Tests of Genetically Modified Mosquitoes Prove Positive

April 20, 2022

The first open-air study of genetically modified mosquitoes in the United States has yielded positive results, says Oxitec, the UK-based company that ran the study.

However, Oxitec says larger tests are needed to determine whether the insects can suppress the disease-spreading mosquito population in the wild, according to Nature. Dengue, Zika, and yellow fever are some of the diseases the experiments hope to reduce.

Scientists at Oxitec mass produced and genetically modified male Aedes aegypti mosquito eggs in a lab. The males were released into the wild to mate with females and pass along a gene designed to kill the female offspring, which are the only ones that bite and spread the diseases. The male offspring live on.

Researchers placed boxes of Oxitec mosquito eggs in Florida Keys and surrounded them with traps at a radius of 400 meters, Nature said. The males that hatched mated with female mosquitos and some females laid eggs in the traps, as well as in flower pots, rubbish-bin lids, and soft-drink cans.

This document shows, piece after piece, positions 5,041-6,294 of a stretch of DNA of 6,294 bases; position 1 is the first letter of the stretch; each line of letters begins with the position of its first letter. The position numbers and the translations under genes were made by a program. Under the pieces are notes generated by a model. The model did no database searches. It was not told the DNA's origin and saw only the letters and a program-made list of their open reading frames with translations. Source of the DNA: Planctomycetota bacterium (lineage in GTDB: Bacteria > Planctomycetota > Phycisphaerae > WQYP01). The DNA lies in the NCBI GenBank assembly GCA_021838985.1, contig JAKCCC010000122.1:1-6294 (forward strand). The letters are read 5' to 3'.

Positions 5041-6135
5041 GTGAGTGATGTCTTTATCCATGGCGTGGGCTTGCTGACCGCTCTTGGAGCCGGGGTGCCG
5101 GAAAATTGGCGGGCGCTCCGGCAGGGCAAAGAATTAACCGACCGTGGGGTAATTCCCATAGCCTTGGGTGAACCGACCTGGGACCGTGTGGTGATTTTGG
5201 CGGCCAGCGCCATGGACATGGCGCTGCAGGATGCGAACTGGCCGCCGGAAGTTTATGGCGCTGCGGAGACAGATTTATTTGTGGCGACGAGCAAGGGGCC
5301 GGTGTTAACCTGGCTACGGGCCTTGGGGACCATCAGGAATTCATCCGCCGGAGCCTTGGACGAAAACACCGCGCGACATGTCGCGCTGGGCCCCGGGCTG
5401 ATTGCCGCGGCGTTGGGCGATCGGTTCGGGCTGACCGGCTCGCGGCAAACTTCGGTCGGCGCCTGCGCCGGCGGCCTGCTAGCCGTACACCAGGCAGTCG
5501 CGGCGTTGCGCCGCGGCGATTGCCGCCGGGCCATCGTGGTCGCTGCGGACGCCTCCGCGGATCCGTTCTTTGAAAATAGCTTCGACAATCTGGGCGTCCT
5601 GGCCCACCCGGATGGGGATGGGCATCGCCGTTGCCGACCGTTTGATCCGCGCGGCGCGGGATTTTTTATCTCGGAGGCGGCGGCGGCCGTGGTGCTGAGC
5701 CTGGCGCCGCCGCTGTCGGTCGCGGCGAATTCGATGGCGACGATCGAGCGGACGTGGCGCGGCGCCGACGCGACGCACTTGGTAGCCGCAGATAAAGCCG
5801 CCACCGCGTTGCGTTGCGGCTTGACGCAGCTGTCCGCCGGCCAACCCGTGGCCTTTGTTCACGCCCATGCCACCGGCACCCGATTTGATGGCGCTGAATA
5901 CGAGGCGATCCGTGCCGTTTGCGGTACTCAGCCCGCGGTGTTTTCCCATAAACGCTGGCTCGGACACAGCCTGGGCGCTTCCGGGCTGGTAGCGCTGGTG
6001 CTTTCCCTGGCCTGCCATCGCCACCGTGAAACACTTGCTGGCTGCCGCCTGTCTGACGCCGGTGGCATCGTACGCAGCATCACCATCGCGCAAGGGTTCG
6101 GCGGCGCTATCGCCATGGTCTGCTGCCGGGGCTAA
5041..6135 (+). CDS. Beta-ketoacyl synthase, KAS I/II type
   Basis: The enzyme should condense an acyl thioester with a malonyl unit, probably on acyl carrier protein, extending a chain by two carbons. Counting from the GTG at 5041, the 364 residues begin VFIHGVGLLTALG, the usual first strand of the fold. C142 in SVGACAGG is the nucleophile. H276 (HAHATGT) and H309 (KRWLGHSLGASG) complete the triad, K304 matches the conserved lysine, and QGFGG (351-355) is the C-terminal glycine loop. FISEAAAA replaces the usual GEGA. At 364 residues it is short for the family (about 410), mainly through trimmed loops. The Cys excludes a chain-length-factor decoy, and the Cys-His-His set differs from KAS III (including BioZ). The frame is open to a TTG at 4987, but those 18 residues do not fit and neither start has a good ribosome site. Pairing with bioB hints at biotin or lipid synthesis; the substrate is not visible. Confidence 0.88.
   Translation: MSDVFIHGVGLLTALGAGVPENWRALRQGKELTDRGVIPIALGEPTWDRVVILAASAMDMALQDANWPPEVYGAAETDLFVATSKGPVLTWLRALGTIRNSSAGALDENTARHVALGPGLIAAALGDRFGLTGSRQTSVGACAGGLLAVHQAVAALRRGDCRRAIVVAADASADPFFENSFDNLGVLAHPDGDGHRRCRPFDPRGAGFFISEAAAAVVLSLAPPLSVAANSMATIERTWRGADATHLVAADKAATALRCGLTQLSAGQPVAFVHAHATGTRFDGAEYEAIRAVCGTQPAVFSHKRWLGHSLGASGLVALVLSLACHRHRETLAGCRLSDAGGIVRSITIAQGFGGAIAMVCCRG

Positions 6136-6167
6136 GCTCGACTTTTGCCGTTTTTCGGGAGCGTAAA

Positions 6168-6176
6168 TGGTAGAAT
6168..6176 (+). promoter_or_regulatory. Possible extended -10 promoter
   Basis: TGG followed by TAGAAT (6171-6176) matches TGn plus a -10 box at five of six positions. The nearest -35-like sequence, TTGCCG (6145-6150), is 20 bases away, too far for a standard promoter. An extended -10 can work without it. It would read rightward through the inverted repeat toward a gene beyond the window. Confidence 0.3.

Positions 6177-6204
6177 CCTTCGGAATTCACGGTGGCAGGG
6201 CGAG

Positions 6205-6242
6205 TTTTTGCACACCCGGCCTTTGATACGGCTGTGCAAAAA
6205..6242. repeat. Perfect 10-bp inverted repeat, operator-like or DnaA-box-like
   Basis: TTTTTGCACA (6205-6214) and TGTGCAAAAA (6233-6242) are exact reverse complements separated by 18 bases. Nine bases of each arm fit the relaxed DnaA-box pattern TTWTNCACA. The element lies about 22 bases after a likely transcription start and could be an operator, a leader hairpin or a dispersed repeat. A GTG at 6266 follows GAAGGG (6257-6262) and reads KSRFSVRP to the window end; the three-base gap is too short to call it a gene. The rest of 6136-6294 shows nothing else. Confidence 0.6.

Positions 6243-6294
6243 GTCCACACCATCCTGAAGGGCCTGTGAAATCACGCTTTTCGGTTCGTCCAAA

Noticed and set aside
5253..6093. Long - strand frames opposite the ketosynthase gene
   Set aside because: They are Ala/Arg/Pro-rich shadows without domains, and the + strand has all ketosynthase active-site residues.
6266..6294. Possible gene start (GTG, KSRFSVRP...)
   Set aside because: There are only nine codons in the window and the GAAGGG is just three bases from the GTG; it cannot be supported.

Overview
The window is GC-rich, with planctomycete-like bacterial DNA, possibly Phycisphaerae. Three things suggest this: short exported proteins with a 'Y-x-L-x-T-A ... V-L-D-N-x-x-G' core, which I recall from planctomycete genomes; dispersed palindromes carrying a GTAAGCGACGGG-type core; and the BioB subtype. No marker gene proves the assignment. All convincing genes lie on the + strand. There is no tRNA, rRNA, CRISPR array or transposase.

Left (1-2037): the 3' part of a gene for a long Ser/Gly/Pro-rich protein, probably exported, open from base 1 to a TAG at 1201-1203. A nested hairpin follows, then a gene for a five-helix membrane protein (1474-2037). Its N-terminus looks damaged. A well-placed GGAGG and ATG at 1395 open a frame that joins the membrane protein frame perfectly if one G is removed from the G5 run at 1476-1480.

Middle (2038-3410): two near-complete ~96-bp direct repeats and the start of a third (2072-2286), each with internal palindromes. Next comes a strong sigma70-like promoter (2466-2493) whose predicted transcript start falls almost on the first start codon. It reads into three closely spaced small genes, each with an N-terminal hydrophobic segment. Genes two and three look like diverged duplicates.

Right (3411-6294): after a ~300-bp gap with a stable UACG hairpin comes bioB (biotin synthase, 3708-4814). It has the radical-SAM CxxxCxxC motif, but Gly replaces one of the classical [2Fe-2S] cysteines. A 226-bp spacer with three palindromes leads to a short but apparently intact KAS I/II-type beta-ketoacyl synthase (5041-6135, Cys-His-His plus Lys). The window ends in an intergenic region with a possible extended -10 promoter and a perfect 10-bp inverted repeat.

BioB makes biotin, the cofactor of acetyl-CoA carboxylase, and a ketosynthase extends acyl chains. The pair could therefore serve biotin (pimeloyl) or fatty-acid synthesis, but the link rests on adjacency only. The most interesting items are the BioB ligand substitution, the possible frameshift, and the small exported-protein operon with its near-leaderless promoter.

The researchers collected more than 22,000 eggs that were observed in the laboratory, Nature reported. Hatching female mosquitoes that carried the lethal gene fluoresce under a certain light in the lab, making it easy to spot them, Nature said.

“The firm reported that all females that inherited the lethal gene died before reaching adulthood,” Nature said.

The gene that kills females stayed in the wild population for about three months, or three generations of mosquito offspring, then disappeared.

The next step is to conduct a larger trial to confirm if genetically modified mosquitoes actually reduce the wild mosquito population, Nature said.

As part of that expanded testing, the U.S. Environmental Protection Agency in March approved the release of 2 billion genetically altered mosquitoes in Florida and California.

The Florida Keys Mosquito Control District supports Oxitec’s experiments, Nature said.

“We’ve dealt with multiple disease outbreaks, so we’ve got to do everything we can to protect our people down here and the economy,” said Andrea Leal, executive director of FKMCD. “We’re looking at any tool that could be helpful.”

Oxitec has not published the results but announced them during an April 6 webinar.

Reference-www.webmd.com

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